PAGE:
Step 2) Identify the Cool Stuff: is also not too hard, because REH stories are dripping with D&Dable material, even when summarized in two sentences: Solomon Kane, The Hills of the Dead, Africa, N’Longa the witch doctor, the Staff of Solomon, a jungle, and a city of vampires.
Step 3) Noun that Stuff: I kind of went ahead and identified the nouns in the process above, but if we had a more detailed synopsis and I wanted to pull an element out of a cool fight scene with the vampires in their city, this is where I would do it.
Step 4) Genericize those Nouns: To genericize this stuff, we could turn Africa into “a mysterious continent” or “an unfamiliar land” or whatever. The idea is to get at what made Africa an exciting place to set a story to a 1930’s Texan writing about a 17th century puritan and pull it out for D&D (exotic, unexplored, dangerous creatures, magic, unfamiliar cultures, “savagery”, et cetera). The Hills of the Dead is a nicely evocative name that you can lift and then decide what it means. It could be a place full of barrows, the burial grounds of ancient dynasties, a hell on earth ruled by the undead, whatever. Sometimes you get generic by taking a specific cool name and then making its use generic, rather than stripping the name off of a specific cool thing. Make N’Longa just “A witch doctor”, make the Staff of Solomon “A Powerful Magical staff” or even just “An ancient artifact”.
Step 5) Expand their Uses: Expanding/analyzing isn’t super necessary for most of these elements, but here’s a couple of examples: take N’Longa giving Kane the staff and change that into “A witch doctor with a useful magical item” and into “A powerful artifact from ancient times”. Or take the city of vampires in the jungle and break it out into “A City of vampires” and “An ancient city in the jungle”.
Step 6) Ready your Chart! :Take that cool stuff and slap it into a table! Here’s a lame tiny table smaller than is really worthwhile to make:
- A wandering religious warrior
- An exotic, unexplored land
- An old friend from a foreign land
- A witch doctor with a useful item
- A powerful artifact from ancient times
- An ancient city in the jungle
- A city of vampires
- The Hills of the Dead
Example #2 – Cover to Hellboy: Conqueror Worm
Rather than go the easy route and use a plot synopsis of this comic, let’s just look at the artwork for inspiration (okay, I’m gonna probably rely on some of my Hellboy knowledge here to provide context, but that’s only because Hellboy is so awesome).
Step 1) Find an Inspiring Piece of Media: This picture:
Step 2 Identify the Cool Stuff: Hellboy, gasmask guy, Lobster Johnson, giant worm, floating flame, golem, head in a jar, a saint, some skulls, the name “Conqueror Worm”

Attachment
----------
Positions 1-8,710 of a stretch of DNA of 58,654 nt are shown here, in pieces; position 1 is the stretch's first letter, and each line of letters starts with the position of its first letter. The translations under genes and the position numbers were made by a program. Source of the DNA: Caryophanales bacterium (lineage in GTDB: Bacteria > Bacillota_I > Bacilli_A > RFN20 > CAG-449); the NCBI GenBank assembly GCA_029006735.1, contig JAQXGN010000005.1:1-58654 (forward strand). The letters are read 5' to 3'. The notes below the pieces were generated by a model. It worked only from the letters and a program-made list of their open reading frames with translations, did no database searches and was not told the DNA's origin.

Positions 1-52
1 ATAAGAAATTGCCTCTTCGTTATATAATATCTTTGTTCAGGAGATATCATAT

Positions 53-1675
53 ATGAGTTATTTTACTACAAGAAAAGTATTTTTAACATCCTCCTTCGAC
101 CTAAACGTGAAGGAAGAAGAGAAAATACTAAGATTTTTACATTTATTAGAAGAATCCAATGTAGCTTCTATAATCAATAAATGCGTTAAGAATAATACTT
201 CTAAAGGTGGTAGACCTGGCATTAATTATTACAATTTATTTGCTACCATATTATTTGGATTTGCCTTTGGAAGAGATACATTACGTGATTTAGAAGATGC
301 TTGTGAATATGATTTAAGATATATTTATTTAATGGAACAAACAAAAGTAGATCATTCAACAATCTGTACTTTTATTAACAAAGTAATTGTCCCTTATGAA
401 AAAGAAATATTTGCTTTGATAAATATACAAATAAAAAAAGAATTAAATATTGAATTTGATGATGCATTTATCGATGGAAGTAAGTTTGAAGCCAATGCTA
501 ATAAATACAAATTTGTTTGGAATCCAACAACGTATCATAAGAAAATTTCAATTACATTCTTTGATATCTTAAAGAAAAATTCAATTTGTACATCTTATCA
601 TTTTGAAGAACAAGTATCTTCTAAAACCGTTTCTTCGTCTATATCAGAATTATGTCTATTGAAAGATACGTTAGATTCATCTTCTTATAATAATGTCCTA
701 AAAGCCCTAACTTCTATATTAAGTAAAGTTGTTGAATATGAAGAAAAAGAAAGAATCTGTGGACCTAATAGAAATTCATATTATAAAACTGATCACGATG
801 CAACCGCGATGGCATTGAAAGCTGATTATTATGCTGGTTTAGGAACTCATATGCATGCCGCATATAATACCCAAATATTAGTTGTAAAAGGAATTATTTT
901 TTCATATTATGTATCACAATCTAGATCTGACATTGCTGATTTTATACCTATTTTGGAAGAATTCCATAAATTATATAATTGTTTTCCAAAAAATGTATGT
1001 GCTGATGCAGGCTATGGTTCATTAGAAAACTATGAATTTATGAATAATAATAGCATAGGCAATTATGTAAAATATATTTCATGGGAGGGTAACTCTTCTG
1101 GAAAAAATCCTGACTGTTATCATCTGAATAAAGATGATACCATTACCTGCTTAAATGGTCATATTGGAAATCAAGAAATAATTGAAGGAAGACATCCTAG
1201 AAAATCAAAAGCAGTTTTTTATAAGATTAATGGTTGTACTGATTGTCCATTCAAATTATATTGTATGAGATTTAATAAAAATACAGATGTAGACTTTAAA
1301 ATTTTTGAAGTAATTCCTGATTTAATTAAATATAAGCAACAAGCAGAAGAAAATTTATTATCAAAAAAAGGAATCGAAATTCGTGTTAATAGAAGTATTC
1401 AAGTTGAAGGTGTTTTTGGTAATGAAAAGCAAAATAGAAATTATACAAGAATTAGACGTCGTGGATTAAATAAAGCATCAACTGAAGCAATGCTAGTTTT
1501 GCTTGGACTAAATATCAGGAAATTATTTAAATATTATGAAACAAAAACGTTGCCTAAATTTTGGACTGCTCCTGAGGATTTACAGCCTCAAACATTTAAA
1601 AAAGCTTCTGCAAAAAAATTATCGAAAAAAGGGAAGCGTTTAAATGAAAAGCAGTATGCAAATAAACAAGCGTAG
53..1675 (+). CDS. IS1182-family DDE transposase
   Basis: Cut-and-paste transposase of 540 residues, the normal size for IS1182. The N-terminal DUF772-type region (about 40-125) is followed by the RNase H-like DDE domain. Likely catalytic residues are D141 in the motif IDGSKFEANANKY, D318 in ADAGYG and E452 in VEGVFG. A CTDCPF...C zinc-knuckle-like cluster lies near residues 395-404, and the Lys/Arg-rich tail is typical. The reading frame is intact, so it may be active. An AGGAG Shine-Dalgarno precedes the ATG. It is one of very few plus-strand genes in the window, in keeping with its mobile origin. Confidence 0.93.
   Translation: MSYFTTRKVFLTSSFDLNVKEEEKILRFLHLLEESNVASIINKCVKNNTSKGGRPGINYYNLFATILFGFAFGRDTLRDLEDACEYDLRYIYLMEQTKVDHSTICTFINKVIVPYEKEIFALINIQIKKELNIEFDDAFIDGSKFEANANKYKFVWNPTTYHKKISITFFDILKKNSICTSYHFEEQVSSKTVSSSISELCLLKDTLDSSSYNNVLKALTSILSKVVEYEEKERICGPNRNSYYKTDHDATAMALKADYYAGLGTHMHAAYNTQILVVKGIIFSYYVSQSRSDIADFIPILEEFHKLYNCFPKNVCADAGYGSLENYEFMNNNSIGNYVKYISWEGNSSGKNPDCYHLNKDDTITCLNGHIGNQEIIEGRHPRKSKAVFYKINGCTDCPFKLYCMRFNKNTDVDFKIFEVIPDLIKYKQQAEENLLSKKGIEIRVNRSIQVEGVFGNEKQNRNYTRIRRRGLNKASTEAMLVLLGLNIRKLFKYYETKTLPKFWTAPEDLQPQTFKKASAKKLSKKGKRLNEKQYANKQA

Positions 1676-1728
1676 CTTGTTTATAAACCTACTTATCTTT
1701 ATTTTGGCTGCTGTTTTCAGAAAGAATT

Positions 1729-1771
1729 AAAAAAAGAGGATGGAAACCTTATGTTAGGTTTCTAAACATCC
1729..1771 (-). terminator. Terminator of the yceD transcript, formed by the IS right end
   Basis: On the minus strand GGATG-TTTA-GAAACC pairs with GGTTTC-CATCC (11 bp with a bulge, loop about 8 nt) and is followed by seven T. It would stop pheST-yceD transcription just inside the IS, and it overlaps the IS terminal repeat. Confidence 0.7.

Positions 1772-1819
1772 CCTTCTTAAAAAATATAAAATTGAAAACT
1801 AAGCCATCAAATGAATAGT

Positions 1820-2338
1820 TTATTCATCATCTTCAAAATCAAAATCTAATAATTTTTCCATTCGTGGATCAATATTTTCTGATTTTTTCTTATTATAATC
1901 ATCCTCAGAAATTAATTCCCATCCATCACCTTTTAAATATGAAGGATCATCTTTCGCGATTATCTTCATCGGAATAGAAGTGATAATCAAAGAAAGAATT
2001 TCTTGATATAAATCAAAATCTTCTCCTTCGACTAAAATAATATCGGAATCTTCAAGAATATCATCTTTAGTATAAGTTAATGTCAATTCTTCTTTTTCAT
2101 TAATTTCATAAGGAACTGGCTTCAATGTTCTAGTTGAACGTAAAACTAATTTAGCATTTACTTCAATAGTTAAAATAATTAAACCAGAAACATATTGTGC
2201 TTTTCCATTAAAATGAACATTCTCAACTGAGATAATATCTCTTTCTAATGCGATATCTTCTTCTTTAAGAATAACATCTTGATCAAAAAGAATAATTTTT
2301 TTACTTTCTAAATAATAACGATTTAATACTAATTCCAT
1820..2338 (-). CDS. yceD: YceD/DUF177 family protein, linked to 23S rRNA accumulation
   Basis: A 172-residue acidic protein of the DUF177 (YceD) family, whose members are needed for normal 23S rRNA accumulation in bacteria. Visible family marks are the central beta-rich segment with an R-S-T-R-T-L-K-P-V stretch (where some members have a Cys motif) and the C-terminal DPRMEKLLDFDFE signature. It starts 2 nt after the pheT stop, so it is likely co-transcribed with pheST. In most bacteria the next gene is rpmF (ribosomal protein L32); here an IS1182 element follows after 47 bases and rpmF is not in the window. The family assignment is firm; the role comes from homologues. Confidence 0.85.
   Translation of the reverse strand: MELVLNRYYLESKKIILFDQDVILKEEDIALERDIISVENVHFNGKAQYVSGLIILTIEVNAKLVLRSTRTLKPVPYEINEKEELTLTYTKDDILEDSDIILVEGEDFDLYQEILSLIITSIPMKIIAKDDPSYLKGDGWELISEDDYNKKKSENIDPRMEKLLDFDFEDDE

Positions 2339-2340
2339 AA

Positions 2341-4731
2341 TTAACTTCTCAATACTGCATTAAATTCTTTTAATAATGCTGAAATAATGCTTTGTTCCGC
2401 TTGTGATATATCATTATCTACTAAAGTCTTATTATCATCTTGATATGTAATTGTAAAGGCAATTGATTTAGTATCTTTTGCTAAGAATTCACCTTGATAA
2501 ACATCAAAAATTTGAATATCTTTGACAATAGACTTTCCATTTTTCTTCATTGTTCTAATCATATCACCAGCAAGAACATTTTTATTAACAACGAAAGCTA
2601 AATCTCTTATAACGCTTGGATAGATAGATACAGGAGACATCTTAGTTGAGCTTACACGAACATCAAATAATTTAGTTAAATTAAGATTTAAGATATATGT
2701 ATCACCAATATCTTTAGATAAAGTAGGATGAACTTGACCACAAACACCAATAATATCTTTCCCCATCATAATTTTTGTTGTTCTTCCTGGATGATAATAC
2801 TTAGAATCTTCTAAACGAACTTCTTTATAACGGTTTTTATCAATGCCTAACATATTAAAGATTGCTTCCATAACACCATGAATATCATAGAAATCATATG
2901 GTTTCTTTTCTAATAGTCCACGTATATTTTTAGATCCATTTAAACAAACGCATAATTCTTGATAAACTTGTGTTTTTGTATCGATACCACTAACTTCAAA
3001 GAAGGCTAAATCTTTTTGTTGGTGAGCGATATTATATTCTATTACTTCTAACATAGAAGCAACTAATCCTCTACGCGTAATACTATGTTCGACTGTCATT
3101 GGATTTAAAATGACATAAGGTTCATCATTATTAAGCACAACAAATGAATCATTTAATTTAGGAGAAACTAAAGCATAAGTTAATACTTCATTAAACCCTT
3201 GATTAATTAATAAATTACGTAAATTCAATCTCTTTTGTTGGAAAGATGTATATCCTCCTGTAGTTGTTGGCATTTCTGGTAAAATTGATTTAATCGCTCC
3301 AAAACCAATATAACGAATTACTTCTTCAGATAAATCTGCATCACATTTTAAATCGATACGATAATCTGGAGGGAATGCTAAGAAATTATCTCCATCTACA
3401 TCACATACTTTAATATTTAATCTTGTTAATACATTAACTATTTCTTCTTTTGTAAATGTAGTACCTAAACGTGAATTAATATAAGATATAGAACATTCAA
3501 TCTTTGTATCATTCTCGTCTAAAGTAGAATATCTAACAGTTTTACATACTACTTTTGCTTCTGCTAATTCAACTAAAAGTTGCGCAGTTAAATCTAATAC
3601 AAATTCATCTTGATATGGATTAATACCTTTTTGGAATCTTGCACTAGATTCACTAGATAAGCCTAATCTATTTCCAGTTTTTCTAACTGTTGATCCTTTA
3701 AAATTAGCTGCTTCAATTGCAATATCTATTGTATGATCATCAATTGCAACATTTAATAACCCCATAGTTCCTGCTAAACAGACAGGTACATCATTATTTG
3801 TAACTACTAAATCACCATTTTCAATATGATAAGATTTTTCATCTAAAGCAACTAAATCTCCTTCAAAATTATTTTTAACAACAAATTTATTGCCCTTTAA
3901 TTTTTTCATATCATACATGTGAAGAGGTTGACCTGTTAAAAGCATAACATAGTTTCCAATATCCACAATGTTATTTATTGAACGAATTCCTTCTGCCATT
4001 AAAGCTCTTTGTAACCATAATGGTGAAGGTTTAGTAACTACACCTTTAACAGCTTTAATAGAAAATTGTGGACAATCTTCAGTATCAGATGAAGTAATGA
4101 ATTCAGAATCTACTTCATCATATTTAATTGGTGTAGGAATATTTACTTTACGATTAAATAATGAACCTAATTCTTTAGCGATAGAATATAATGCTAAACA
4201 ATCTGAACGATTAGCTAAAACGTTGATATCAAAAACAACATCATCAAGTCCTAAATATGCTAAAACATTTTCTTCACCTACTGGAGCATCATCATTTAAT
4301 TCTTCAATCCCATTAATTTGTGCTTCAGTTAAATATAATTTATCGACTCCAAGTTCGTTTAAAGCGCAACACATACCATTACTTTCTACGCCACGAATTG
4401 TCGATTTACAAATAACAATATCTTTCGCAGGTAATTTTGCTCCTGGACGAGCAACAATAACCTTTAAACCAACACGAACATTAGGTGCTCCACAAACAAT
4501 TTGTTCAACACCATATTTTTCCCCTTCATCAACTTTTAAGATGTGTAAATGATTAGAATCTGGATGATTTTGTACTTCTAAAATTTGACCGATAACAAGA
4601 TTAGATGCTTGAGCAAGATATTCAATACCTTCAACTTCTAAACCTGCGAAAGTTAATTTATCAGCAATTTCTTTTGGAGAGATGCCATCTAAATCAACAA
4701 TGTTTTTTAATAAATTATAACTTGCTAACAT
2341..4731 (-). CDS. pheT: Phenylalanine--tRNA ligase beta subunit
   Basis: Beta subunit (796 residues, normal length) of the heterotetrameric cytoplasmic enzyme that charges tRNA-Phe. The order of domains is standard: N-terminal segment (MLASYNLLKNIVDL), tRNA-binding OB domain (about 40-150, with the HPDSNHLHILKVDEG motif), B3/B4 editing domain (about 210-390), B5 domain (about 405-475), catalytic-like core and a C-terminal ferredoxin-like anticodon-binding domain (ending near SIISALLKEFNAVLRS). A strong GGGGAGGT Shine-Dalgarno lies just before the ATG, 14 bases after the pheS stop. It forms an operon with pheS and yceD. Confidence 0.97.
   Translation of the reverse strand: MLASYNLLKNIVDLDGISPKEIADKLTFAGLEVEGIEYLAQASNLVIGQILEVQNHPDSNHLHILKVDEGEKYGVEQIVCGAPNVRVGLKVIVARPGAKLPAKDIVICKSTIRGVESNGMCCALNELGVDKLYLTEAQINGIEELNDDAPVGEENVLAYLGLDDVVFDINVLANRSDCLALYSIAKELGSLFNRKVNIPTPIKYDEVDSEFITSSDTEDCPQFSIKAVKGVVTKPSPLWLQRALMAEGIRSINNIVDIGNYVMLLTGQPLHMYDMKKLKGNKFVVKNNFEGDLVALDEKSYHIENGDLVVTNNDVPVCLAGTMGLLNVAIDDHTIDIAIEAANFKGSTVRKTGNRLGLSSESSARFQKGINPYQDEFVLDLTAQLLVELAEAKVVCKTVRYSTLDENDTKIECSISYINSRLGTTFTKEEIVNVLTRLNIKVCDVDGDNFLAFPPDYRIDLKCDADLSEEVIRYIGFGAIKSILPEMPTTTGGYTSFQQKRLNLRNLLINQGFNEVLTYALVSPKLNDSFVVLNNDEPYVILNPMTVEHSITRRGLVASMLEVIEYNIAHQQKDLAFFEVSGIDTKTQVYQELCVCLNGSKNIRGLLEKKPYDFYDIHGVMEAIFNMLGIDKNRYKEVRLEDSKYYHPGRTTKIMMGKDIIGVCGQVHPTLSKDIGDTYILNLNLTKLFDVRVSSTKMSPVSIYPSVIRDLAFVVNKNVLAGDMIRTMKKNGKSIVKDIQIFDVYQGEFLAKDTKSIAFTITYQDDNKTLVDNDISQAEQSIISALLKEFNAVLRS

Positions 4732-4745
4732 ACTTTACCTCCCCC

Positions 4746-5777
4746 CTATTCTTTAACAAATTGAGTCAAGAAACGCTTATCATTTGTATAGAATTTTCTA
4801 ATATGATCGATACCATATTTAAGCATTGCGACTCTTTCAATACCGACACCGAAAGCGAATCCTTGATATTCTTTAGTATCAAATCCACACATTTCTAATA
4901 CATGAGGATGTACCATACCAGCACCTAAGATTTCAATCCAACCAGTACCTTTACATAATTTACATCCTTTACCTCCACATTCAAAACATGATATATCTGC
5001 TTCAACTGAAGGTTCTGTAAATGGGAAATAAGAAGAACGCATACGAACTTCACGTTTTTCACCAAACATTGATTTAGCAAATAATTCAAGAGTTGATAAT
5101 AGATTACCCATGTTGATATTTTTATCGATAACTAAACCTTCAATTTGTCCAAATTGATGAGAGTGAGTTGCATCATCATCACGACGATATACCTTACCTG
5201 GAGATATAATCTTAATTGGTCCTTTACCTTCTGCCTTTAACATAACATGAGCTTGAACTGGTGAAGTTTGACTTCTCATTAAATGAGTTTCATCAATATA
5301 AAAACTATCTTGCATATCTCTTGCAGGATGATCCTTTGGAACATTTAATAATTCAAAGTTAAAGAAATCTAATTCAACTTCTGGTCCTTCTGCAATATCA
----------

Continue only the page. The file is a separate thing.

Step 3) Noun that Stuff: A lot easier with a ‘posed’ picture, so not much to do here.
Step 4) Genericize those Nouns: Hellboy becomes a half demon, or an investigator, or a hero fighting monsters (or in the next step, all of these). Gasmask guy becomes the footsoldier of an evil regime. The golem can stay a golem, the head in a jar can become a mad scientist, or an evil wizard, or a head in a jar, or a demi-lich, the conqueror worm can be a mundane giant worm, or a summoning gone wrong, or the avatar of an inhuman god, Lobster Johnson can be a vigilante, or a skilled warrior, or a man seeking revenge, the saint can be any old saint, or a painting of a saint, or the shrine to a saint.
Step 5) Expand their Uses: As mentioned above, Hellboy alone can give us three different people, and that’s without him even having any action to draw off of in this picture. If we dig a little we can also say: the son of a witch, the possessor of a magical weapon, an artifact that is the key to the end of the world. Our gasmask guy can be an evil footsoldier, undead menace, a faceless servant of darkness, a bug eyed, long snouted creature, whatever. Sometimes you don’t necessarily want to completely parse out every aspect, or you’ll lose some of what makes that element cool to drop in. You might prefer to have “a half demon who struggles to be good” rather than “a half demon” and “a warrior who struggles to do the right thing”.
Step 6) Ready your Chart! :So, let’s do another d8 weak sauce table:
- A half demon son of a witch
- The incarnation of an alien god
- The head of an evil wizard kept alive in a jar of fluid
- Faceless shock troops of an evil regime
- A vigilante that leaves his mark on his victims
- The defiled shrine of a saint
- A golem with a sense of self
- An enormous, disgusting wormbeast